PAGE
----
An analysis of selected problems in the development of public and private law in America. Lectures and class discussion, based on primary source materials, will emphasize law as a product of socioeconomic change rather than as a system of reasoning. Two lectures, one preceptorial.
A survey of the history of Islamic law, its developments, and the attempts of the Muslim jurists to come to terms with the challenges of modern time. The course will focus on the issues of constitutional, public, international, and personal laws that have the greatest relevance to the modern era. One three-hour seminar.
A systematic study of problems and concepts connected with political institutions: sovereignty, law, liberty, and political obligation. Topics may include representation, citizenship, power and authority, revolution, civil disobedience, totalitarianism, and legal and political rights. Two lectures, one preceptorial.
Conceptual and moral problems in the foundations of law. Topics may include: morality and criminal justice; the justification of punishment; moral and economic problems in private law (torts and contracts); fundamental rights and constitutional interpretation. Two lectures, one preceptorial.
How can law change (or reinforce) the ways in which race, gender, and sexual orientation affect status? This course examines the purposes of antidiscrimination law and asks if it is appropriate to extend antidiscrimination protection from race to other categories. Conflicts with tradition, autonomy of community, and liberty are also considered. Two lectures, one preceptorial.
An exploration of the relationships between law and society, using judicial and other materials from the American legal system. Topics considered include the stages of legal development, law and morality, judicial decision making, formal resolution of disputes, social control through law, the political nature of law, and courts. Two lectures, one preceptorial.
The doctrines and practices of Islamic communities from the Prophet Muhammad up to and including the modern period. Topics covered include the Qur'an; Sunnis and Shi'is; Islamic law and philosophy; Sufism; Islamic art and architecture; Islamic understandings of physical space and time; the structure of Muslim households; gender issues; Islamic education; modern Islamic 'fundamentalist' movements. Materials include sources in translation, films, modern novels. Guest speakers representing diverse Muslim perspectives will be an important component. Two lectures, one preceptorial.
A critical examination of the relation between the concepts of 'religion' and 'law' as they figure in the development of Jewish and Christian law, as well as in contemporary legal theory. Particular attention to the ways in which, historically, theological debates play out in contemporary secular legal arguments about the value underlying law. Seminar.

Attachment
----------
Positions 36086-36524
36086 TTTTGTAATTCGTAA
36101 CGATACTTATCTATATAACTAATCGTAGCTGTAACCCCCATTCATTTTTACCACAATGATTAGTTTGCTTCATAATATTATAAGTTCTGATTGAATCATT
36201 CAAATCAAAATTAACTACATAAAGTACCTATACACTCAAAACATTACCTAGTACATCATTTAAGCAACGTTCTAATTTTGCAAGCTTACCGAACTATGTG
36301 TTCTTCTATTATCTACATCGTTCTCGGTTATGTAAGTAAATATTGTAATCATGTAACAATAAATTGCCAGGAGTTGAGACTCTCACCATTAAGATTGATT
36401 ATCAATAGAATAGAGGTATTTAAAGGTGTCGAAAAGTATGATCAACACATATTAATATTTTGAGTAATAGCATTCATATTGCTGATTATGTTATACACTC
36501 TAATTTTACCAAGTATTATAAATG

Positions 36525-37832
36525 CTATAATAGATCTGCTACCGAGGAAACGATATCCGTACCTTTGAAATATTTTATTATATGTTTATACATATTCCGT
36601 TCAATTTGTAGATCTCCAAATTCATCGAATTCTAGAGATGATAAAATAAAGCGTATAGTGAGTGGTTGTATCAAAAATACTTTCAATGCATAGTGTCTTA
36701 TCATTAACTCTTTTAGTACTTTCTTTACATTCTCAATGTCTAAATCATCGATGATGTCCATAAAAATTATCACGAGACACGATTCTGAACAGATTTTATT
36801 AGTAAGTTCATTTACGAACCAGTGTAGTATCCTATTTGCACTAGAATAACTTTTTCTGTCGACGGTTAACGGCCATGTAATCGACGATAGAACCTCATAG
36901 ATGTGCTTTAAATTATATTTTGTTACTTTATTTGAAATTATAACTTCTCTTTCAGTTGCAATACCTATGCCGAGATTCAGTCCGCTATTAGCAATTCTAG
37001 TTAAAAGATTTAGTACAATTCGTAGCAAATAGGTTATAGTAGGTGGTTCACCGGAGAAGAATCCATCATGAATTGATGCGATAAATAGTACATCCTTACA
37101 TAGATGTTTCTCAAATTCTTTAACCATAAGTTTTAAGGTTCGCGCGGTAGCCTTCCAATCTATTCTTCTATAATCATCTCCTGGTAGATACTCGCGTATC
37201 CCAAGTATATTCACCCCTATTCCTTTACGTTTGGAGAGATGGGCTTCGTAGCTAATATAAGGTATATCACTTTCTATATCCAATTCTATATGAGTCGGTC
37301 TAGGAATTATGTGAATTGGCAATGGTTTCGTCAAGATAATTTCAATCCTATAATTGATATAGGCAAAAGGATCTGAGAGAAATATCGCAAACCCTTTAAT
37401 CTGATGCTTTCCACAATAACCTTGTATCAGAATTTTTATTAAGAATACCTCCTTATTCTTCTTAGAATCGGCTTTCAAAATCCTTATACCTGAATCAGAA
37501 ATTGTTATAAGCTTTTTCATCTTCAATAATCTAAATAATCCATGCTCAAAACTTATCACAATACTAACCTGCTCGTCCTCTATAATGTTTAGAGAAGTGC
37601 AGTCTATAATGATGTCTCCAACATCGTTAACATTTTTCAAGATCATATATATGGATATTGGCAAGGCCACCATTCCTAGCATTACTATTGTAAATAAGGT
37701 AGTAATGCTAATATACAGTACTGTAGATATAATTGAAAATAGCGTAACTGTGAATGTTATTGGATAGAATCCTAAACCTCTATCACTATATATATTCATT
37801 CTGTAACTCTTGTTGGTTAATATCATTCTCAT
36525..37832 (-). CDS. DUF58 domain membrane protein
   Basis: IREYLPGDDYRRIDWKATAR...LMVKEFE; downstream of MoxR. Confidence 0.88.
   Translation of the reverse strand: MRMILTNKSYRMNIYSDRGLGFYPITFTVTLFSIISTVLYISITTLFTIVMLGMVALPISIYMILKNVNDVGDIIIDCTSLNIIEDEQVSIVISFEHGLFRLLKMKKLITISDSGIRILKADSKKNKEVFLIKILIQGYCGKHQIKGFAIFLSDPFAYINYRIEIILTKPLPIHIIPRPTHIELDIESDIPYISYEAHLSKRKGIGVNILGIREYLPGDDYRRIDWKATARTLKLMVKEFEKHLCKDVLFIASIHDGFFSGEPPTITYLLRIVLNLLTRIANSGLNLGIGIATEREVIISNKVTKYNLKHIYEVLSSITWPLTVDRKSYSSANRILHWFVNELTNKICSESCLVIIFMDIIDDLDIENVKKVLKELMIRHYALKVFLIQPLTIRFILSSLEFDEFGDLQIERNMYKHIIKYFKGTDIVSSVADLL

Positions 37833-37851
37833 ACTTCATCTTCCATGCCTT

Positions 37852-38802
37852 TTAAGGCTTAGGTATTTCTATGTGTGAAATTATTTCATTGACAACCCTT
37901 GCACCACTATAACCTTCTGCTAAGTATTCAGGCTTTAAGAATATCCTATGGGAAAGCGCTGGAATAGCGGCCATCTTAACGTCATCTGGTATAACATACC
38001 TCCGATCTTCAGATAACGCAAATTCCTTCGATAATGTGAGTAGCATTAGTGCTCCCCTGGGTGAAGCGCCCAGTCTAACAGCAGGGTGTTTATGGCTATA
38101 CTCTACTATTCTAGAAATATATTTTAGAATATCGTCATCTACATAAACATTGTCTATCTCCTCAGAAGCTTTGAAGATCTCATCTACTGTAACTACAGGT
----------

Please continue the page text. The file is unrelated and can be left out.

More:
Considers the intellectual (ethical and legal) frameworks for making leadership decisions on major public issues in the United States, as well as the operational frameworks for effective and responsible public leadership. Students review historical cases from federal and state government, discuss the policy decisions made in each case, and examine the decision-making processes in view of these frameworks. Two 90-minute seminars.
Introduction to communications policy and law, covering such topics as freedom of the press and the development of journalism; intellectual property; regulation of telecommunications, broadcasting, and cable; and policy challenges raised by the Internet and the globalization of the media.
This course examines legal responses to environmental problems. Topics include: economic and noneconomic rationales for environmental regulation; the choice of regulatory tools; major federal pollution statutes; common law doctrines; liability for waste cleanup; the use of information as a regulatory tool; economic instruments such as marketable permits and pollution taxes; and international agreements, with a focus on global warming and international trade. One three-hour seminar.
Examines the process by which drugs are discovered, tested on human populations, and approved for sale. Analyzes the role of the Food and Drug Administration in guaranteeing the safety of medication, as well as the role of Congress in providing oversight, governing prices, and regulating competition. Examines the legal, political, and economic context in which health policy decisions are made in this area. Two 90-minute seminars.
Note to faculty: If you would like your course included or removed from this list, please email Sara Nephew Hassani at firstname.lastname@example.org.
September 18 2014, 4:30 PM, Dodds Auditorium, Robertson Hall
September 19 2014,
November 23 2014, By invitation only